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Olympic Winner Visits Chandler Woods

Chandler Woods Charter Academy students have been talking about the Winter Olympics in many of their classes. They've discussed the practice it takes to compete, the dedication, and, most importantly, the courage of the athletes.  ‚Äč

On Wednesday, Feb. 21, students were surprised with a special guest, Ms. Lisa Brown-Miller, who talked about starting hockey at a young age and her time competing in the 1998 Winter Olympics. 

“When I first told my parents, I wanted to play hockey, there were no girls playing, but they let me try,” Brown-Miller told students. “The boys at the rink, and even some of the parents, would tell me I should go figure skate—that’s what all the girls did.”

She talked about pursuing hockey because it was her passion. A passion that eventually led her to the 1998 Olympics in Nagano, Japan.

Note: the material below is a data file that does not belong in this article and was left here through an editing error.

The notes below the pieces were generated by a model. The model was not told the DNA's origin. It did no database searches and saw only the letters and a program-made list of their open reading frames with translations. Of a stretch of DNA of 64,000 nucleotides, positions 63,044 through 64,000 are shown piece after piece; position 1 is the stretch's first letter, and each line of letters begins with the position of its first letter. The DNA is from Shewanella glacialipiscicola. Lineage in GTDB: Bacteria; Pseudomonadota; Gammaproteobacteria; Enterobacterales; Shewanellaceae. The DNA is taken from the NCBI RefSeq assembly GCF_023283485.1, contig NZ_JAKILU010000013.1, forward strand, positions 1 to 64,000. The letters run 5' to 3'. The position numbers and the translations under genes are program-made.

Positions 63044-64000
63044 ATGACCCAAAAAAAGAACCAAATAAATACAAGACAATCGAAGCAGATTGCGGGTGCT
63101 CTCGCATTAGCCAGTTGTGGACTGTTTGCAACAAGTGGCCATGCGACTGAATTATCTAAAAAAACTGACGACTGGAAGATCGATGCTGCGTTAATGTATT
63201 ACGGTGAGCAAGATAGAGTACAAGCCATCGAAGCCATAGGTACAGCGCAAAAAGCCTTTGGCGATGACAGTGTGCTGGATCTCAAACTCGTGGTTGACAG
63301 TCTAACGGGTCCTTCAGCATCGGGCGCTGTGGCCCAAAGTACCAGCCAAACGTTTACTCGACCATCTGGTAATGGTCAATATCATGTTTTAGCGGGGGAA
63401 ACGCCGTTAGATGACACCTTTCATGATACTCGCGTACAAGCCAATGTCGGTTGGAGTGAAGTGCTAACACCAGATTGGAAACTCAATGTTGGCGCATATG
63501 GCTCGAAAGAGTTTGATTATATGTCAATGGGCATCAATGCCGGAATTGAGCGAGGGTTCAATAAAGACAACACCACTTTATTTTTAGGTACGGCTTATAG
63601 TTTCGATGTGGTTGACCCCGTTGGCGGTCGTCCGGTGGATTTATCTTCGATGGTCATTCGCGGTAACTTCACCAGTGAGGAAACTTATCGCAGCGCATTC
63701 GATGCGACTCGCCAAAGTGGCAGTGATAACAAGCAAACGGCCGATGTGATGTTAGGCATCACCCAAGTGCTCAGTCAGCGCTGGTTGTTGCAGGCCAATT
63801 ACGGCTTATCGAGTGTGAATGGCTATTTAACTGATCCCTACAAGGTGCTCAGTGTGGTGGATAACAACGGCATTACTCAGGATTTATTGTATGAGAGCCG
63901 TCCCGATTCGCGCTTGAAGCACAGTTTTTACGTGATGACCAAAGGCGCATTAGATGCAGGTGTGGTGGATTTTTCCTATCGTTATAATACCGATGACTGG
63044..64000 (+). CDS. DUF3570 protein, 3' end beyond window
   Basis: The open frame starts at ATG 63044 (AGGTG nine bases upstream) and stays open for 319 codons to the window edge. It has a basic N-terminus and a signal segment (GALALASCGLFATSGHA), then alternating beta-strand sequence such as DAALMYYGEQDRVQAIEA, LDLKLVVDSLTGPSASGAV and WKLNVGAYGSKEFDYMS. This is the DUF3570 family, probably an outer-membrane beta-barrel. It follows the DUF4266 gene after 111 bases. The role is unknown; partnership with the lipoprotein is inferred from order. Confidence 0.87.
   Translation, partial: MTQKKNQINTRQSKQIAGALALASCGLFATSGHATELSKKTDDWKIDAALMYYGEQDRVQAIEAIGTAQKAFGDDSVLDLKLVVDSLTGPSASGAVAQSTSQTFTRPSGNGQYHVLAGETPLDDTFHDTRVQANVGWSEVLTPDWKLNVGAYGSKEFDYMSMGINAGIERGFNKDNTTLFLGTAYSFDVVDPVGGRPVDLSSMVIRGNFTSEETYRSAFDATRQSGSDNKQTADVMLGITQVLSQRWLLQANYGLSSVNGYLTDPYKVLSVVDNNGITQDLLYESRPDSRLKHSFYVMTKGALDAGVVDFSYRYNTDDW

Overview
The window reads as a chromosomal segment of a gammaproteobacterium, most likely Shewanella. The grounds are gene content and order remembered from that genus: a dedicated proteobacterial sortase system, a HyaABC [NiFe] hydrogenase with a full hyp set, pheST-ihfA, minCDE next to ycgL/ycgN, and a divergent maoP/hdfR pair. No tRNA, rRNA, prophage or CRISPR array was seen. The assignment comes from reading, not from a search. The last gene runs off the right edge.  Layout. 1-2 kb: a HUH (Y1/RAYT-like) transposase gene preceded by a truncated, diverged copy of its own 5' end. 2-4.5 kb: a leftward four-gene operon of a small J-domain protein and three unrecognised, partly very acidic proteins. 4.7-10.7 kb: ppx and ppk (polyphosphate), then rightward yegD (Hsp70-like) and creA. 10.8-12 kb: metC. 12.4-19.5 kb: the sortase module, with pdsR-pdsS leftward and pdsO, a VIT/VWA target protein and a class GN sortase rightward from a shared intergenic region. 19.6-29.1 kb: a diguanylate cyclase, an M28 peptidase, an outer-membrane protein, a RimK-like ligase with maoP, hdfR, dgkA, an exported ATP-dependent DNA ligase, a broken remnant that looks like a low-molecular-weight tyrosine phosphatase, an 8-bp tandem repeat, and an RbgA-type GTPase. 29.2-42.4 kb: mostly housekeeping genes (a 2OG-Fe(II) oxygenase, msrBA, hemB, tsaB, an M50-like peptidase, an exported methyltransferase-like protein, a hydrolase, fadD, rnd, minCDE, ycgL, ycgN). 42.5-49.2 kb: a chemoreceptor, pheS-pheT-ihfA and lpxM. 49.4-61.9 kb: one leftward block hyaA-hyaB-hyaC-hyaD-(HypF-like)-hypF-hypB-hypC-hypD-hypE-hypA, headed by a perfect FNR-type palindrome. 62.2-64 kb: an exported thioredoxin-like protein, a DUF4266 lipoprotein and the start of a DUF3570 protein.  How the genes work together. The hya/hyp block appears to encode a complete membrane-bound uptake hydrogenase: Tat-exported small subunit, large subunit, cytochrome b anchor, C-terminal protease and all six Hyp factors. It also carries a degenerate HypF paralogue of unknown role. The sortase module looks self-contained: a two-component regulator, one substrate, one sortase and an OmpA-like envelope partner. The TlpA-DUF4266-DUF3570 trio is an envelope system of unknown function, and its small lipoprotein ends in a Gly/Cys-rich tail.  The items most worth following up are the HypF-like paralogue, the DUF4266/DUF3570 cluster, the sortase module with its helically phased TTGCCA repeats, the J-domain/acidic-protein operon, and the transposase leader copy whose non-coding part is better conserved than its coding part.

“I was the oldest player on the team,” said Brown-Miller. “I was a 31-year-old playing with 15, 16, 17, and 18-year-olds.

“When we ended up in the final game, we were the underdog to Canada,” she said. “Do you all know what it means to be the underdog? It took a lot of courage to play that game, and it paid off.”

At the end of the assembly, Brown-Miller brought out her Olympic jacket, USA jersey, kimono (a gift from Japan), her Wheaties (cereal) box, and the top surprise—her gold medal.

“It’s really heavy,” said the lucky student who got to wear the medal. She described it for the gym full of her peers. “It has the Olympic logo she talked about on the front and on the back, people playing hockey.”

Brown-Miller concluded the courage assembly with a simple message.

“Don’t forget to pursue your passion—it does not have to land you in the Olympics—but if it does, that’s okay, too. Just have courage and work hard, that is what is important.”

About Chandler Woods Charter Academy
Chandler Woods Charter Academy is a tuition-free, public charter school in Belmont, Michigan, serving students in Young 5s through eighth grade. It is part of the National Heritage Academies network, which includes more than 100 tuition-free, public charter schools serving more than 65,000 students in kindergarten through 12th grade across nine states. For more information, visit

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